This week, Puma reupped its contract with Usain Bolt for an undisclosed sum, although the U.K.’s Daily Telegraph puts the terms of the new deal in the stratosphere, at least for a track-and-field athlete: $10 million a year through 2016, an “extra $10 million” if Bolt competes in the world championships in London in 2017, and an additional $4 million annual salary to serve as a “Puma ambassador” on retirement. The deal follows the sprinter’s announcement on Sept. 4 that he will retire after the 2016 games, though he has since intimated that he might not hang up the spikes quite so soon—perhaps an extra $10 million changed his mind.
If the Daily Mail has it right, that’s even more generous than his previous, $9 million-per-year contract with Puma and on a par with Rafael Nadal’s yearly payout from Nike. Is Puma getting its money’s worth? Maybe so, says Nigel Currie, managing director of the British company Brandrapport. “The impact he’s had for Puma can’t be overstated,” he says. “It’s certainly given Puma the credibility and the step up that it needed to be seen as a major player—that life isn’t all about Adidas and Nike.”
According to the data firm Repucom, which measures “consumer perceptions of celebrities,” Bolt ranks 36th worldwide in influence, which the firm defines as the measure to which a celebrity can affect “brand consideration” and “purchase intent.” That puts him in league with Peyton Manning and LeBron James (although Bolt’s worldwide ranking as an endorser is lower).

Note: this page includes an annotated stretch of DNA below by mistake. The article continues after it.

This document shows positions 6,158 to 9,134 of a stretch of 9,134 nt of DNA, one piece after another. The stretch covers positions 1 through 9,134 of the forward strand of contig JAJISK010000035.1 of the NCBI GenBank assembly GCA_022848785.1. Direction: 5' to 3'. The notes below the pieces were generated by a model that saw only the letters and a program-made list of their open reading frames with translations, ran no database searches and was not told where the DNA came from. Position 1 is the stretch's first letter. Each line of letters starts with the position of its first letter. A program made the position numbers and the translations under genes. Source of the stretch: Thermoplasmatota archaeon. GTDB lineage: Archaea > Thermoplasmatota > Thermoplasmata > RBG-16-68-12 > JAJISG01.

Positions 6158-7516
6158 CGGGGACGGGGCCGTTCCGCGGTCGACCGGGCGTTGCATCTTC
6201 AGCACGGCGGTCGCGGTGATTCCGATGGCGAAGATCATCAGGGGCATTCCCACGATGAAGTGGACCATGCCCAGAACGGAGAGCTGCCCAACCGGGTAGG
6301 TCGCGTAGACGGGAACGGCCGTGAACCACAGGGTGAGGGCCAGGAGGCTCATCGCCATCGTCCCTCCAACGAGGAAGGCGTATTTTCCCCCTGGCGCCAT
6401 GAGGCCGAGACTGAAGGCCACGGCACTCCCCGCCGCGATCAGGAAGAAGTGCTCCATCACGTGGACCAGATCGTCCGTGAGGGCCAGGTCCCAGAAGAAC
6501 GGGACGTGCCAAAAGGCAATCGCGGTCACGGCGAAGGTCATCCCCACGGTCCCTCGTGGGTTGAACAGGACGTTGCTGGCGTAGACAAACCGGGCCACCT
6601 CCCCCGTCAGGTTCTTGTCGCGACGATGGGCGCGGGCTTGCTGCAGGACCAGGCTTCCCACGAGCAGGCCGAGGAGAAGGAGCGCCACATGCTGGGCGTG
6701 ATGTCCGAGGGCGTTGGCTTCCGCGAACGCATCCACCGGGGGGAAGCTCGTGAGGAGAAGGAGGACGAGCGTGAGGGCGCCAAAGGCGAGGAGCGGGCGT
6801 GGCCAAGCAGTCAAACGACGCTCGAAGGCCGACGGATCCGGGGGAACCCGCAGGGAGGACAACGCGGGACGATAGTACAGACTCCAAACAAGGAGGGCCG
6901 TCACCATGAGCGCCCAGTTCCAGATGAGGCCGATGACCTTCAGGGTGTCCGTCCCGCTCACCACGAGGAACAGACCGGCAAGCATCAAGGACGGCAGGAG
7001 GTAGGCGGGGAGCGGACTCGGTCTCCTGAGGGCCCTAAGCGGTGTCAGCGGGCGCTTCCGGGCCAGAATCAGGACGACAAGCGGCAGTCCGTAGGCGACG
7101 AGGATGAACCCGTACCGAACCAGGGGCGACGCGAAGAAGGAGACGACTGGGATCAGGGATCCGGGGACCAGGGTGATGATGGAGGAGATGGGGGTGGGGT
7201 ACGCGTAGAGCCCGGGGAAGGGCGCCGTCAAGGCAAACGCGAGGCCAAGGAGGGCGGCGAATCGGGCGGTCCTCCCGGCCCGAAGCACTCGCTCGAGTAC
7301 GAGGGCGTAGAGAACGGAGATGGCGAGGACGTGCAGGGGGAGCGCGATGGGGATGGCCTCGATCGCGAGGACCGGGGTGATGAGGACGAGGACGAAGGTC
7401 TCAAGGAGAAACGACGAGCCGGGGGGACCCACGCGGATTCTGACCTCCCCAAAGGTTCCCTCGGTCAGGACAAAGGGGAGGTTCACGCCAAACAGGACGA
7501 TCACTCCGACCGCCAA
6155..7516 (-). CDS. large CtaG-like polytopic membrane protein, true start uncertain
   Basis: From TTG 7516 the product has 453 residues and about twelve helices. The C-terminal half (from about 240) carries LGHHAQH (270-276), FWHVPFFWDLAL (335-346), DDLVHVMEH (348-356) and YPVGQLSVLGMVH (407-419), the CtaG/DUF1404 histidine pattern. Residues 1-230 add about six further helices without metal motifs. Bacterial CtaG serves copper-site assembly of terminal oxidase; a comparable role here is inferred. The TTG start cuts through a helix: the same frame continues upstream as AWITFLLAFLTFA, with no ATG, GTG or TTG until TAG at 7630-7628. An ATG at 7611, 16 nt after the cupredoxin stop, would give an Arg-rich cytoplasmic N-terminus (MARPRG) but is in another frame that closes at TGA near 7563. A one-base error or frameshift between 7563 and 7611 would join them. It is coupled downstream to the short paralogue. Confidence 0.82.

According to Repucom product manager Kathy Gardner, Tom Brady and Derek Jeter are Bolt analogues in the U.S.; internationally Bolt is in a league with Rafael Nadal and Michael Phelps. “He generates the highest endorsement score in Mexico, with the U.S. in the middle of the pack and Germany at the bottom,” Gardner says. “Even in his worst-scoring markets, he’s well above the median endorser.” (Who’s a median endorser? The Baltimore Ravens’ Ray Rice, for one, or the New York Yankees’ Jorge Posada.)
After resigning Bolt in 2010, Puma also expanded its roster of European soccer stars. In May, the company secured a five-year deal with the London-based Premier League team Arsenal F.C., valued at roughly $270 million (£170 million). The deal will go into effect in time for the 2014 season and end a two-decade partnership between the Gunners and Nike. According to the Daily Mail, Puma beat Adidas to the punch. “Adidas had also reportedly targeted the Gunners in a way which has been described as a ‘strategic decision to own London.’” It is the highest-profile team to wear Puma gear yet. The company also sponsors Borussia Dortmund in Germany, in addition to Newcastle United in England and F.C. Girondins de Bordeaux in France.
On the track, Bolt is showing some signs of mortality. Over the course of this year, his best time in the 200 meters represented his slowest season-best performance since 2007. In the 100 meters—Bolt’s main event—his quickest sprint clocked in at 9.77-seconds. According to ESPN, that “was still the Jamaican’s slowest season-best time since 2010, when his fastest was 9.82.”
He is still faster than everyone else. He won this year’s world championships, then closed out the season on Sept. 6 with a victory in the 100 meters at the Memorial Van Damme in Brussels. He still holds the title of “fastest man in the world.” As the Wall Street Journal’s Jason Gay observed in 2012: “The most satisfying part of Bolt—even more than his brilliant runs—is how much he demolishes the myth that the world wants humble athletes.” Or, for that matter, poor ones.